Please tell us a bit about yourself, your background etc?
I'm from Manchester. I didn't take a gap year because I knew I would be doing a four year course and didn’t want to be too old when I left university! The A-levels I took were Sociology, English Literature and Religious Studies (Theology and Ethics).
Why did you join the POLIS Student Ambassador team?
I think that Widening Participation is extremely important in universities, particularly for a Politics department who should be first to fight for equal access to higher education. I wanted to help young people from all backgrounds to have the opportunity to go to university. Being part of the Student Ambassador Team is an important step which can only be properly realised when supported by a comprehensive bursary scheme since financial constraints play a huge part in restricting access to university.
Did you have anyone to talk to and support you before applying to University?
Luckily my parents are both academics so they were able to advise me on where to go and where was best for my subject. My school wasn’t very helpful but if yours isn’t either then there is plenty of information on the internet and in national newspapers.
What made you want to apply to your course and to Leeds?
I knew that Leeds had a course (PPS) which gave students the opportunity to go to Washington DC and Westminster to do work placements in Government. Having a practical year abroad gave me first-hand experience of how political systems worked in real life.
What do you think of your course so far – what aspects of the course have you enjoyed the most or are looking forward to the most?
I have mostly taken theory modules which have enabled me to use philosophy and apply it to current practical debates. For example, in the feminism module we applied feminist theory to issues such as rape, prostitution, pornography and heterosexuality. Of course, the year abroad was definitely the best bit – meeting new people, working in political institutions on policy work and travelling America was so much fun!
Is University really that different from School?
Yes it's very different! If you live away from home then of course you have to get used to looking after yourself and perhaps have more freedom if your parents are strict! In terms of work, at school you’re much more spoon-fed, whereas at university you have to work independently and set your own hours of work.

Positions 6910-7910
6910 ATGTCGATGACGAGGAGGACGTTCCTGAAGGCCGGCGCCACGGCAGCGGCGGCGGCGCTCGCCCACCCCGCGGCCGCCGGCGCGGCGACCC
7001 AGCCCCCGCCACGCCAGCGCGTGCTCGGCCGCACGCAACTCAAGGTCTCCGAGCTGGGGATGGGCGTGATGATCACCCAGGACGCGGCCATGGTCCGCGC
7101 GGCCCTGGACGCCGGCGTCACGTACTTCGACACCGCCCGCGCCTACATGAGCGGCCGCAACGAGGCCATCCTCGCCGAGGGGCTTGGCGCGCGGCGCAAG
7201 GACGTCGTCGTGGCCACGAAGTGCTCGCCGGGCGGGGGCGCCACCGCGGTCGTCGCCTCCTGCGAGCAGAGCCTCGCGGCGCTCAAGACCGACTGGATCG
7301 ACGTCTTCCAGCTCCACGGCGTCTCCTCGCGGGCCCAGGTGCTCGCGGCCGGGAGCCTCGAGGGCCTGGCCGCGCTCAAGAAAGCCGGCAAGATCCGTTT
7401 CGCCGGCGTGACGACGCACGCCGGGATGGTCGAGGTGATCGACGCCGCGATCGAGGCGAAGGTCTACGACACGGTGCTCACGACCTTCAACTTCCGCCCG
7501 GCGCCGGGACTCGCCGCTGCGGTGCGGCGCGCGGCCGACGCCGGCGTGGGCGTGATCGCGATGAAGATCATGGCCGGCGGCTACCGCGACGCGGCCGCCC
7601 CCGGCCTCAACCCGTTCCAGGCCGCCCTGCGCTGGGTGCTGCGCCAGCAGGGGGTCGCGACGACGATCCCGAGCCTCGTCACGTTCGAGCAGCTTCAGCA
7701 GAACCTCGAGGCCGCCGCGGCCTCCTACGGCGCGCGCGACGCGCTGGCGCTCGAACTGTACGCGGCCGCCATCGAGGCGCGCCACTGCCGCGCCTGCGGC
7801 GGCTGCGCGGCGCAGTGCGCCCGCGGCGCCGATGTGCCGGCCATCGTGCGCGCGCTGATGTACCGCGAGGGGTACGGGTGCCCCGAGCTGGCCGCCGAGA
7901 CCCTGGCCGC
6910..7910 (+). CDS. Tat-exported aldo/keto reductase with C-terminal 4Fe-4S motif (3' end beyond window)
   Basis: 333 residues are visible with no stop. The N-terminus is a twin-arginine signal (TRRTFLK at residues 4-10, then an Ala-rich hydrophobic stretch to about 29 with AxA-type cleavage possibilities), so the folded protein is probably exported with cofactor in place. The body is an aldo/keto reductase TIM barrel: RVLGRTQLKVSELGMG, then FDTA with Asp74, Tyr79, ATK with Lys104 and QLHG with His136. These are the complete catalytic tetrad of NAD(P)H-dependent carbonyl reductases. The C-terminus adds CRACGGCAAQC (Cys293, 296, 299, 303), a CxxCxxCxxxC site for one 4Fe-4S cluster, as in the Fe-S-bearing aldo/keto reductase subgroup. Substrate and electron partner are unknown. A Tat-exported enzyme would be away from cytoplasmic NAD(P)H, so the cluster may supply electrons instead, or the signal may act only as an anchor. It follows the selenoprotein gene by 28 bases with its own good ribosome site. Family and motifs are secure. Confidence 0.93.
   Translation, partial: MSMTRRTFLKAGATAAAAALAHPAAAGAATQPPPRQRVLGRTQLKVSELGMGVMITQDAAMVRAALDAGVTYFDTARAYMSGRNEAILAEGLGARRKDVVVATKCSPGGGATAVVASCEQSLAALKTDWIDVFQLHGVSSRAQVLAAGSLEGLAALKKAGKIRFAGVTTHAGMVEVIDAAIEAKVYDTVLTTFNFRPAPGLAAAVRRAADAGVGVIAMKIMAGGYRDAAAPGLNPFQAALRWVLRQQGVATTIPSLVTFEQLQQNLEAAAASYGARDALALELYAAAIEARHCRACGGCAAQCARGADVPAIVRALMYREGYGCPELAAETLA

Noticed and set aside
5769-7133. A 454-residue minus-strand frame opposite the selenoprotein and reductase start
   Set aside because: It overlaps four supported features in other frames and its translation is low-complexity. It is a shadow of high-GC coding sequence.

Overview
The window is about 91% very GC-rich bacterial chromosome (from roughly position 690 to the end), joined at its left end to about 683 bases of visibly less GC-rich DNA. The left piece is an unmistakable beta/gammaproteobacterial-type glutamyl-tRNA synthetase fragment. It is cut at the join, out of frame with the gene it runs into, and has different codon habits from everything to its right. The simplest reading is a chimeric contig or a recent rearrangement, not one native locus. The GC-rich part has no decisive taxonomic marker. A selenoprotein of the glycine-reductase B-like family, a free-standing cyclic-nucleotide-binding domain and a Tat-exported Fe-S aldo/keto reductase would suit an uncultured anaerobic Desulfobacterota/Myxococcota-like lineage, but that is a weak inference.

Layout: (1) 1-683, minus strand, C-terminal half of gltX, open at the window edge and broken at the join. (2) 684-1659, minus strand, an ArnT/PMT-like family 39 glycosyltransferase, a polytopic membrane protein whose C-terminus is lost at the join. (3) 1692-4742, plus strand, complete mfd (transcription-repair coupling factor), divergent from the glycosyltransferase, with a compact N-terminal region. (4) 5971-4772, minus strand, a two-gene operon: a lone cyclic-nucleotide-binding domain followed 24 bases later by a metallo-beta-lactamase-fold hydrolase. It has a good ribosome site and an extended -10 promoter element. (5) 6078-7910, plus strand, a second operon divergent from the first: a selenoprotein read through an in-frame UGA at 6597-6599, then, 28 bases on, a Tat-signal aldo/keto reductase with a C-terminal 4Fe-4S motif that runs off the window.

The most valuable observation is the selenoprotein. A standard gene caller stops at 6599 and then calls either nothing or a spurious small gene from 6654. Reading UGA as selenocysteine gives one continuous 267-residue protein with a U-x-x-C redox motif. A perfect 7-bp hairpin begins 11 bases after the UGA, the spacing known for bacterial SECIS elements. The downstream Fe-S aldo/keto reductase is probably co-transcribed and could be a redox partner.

What do you think of life on campus?
Leeds University has the best of both worlds – as there is a campus there are always people around to meet up with and everything’s near by. When it gets too much town, Headingley and Hyde Park are not far away. There are also loads of clubs and societies to join which are fun and a great way to make new friends.
What other activities are available for students to take part in outside of their studies, and which ones have you tried out yourself?
There is a massive range of music, sports, theatre, religious, political, volunteering and even drinking societies to join. You’d be hard-pressed to find something that doesn’t interest you. I’ve been a member of STAR (Student Action for Refugees) for 3 years and really enjoyed volunteering at the English Conversation Classes. Meeting refugees and asylum seekers has had a profound effect on me – sometimes we have a laugh and sometimes it’s incredibly sad. It’s also a great way of meeting like-minded people. Some of them have become my best friends.
What would you say to anyone thinking of applying to University?
Think hard about where you want to go and what you want to study. Do lots of research and try and go on as many university open days as possible.
Any top tips before starting University?
Enjoy home! Eat lots and have fun with your old friends.
What do you plan to do once you’ve finished your course?
I want to be a human rights barrister so I will be doing a law conversion course after university in London.